The past week's fracturing of the political climate and escalation of dangerous rhetoric against marginalized groups across the country has left many wondering how to heal the wounds between neighbors and friends and even within ourselves in the aftermath of an unprecedented election season.
Talk of self-care and building community through supportive groups that now feel threatened is permeating our social media feeds, but too often that's where it stops. If we are to convert these intentions into a new consciousness, we should start by looking to those people in our community for whom this week has been just another battle in a war waged for decades.
For Zeva Soroker of the Venus Rising Women's Drum and Dance Ensemble, self-care and community-building happens every Saturday, when her troupe meets to rehearse at the Goddess Store and Studio in Hollywood, Florida.
“I studied feminist theory,"
After drumming in different ensembles for about a decade, Soroker felt a calling to create a space designed specifically for women to drum in the West African tradition she'd come to know and love. “In this world of West African drumming and dancing, usually the men were drumming and the women were dancing, but I was called to the drums.”
As with most pioneering endeavors, her efforts were initially met with some resistance. She remembers being in a drum circle in New Orleans and having one man in particular protest her role as a drummer. “Well, I can't start the class until she takes that drum from out between her legs because that's sacrilegious, and we just can't have that,” she remembers the man saying.
That was in the late '90s. Around 2000, she traveled to the West African nation of Guinea and found a much different experience. Her male peers were encouraging, even downright excited to see Soroker challenge the traditional gender roles. “It was more like, ‘Oh, awesome! Great! Let's play together!’”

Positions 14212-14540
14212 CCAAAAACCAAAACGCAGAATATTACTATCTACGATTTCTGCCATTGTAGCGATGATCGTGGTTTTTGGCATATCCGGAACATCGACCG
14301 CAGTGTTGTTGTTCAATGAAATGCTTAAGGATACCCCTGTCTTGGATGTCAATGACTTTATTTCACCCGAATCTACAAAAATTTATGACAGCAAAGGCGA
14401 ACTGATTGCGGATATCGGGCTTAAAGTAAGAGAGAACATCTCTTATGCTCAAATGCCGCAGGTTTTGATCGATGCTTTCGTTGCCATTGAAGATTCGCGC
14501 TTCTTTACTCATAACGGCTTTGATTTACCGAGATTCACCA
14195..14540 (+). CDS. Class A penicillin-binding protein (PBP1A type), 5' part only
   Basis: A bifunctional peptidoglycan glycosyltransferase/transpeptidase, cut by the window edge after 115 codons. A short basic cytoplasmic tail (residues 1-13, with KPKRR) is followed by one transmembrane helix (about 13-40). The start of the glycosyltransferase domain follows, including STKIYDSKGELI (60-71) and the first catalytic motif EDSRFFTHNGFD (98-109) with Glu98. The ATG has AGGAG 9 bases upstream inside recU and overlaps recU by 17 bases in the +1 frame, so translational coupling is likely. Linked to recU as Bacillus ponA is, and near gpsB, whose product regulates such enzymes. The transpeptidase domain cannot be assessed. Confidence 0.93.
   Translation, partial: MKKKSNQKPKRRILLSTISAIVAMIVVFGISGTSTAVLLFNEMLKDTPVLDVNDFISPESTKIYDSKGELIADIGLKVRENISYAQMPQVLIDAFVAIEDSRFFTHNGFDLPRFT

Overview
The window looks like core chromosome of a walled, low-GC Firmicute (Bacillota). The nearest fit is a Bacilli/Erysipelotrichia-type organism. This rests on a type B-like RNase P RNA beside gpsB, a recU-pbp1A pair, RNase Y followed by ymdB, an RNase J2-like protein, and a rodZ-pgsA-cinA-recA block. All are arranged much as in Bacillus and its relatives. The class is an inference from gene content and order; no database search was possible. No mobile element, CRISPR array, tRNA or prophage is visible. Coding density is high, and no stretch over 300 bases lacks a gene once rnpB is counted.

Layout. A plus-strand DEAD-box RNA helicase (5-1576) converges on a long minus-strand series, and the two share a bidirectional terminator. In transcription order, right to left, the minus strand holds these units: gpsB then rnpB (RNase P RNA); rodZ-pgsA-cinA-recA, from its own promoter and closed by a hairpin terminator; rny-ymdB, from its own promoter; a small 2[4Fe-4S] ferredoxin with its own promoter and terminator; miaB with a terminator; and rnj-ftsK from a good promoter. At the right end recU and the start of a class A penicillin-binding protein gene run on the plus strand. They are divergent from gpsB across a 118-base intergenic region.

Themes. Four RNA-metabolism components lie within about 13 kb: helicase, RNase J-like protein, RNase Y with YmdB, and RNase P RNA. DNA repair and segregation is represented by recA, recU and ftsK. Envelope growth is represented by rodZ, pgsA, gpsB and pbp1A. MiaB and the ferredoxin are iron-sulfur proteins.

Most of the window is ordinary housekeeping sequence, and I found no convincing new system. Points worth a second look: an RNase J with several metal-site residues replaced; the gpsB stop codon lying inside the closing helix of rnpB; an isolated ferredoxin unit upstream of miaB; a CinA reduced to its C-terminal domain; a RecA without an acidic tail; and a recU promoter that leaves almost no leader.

Shortly afterward, she went on to found Venus Rising in 2003 with two other women. Today, the ensemble consists of nearly 20 women and continues to grow in both membership and musical scope.
“African [drumming] is our foundation, but my vision and where we're headed is to do almost like a world cultural tour — so we do African, we do
Venus Rising's wide range of musical styles can be heard on the debut recording Rhythm Blessings, for which the troupe has also launched an Indiegogo crowdfunding campaign. The album features ten of the ensemble members playing Jamaican, Haitian, Liberian, West-African, and Afro-Brazilian rhythms.
Soroker admits translating her group's live performance onto a recording was intimidating at first, and crowdfunding continues to be a learning experience. “We have quite a few members who are over 50 years old. Sometimes, it's a little bit more of a challenge to be learning all these brave new worlds at 50 versus 20, 30, or 40.
“One of our most beloved members just moved back to Jamaica. She was our uber-matriarch at like 65 years old — just out there, really dancing up a storm. That's part of our message: Look at us women doing it all. Different ages, we're from all different cultures, we're from all different backgrounds, and yet we come together and put something uplifting together.”
That's precisely what Soroker and Venus Rising plan to do when they take over the R.E.D. Stripe Cafe and Lounge on Saturday night for the album release party performance.
“We’re going to do a couple sets featuring some of the music from the CD and a couple pieces that aren't on the CD. It's a party. We're excited to share and want to just bask in the glow.”
Venus Rising Women's Drum and Dance Ensemble. 6 p.m. Saturday, November 19, at R.E.D. Stripe Cafe and Lounge, 2001 Harrison St., Hollywood; 954-818-0885; Admission is free at the door.
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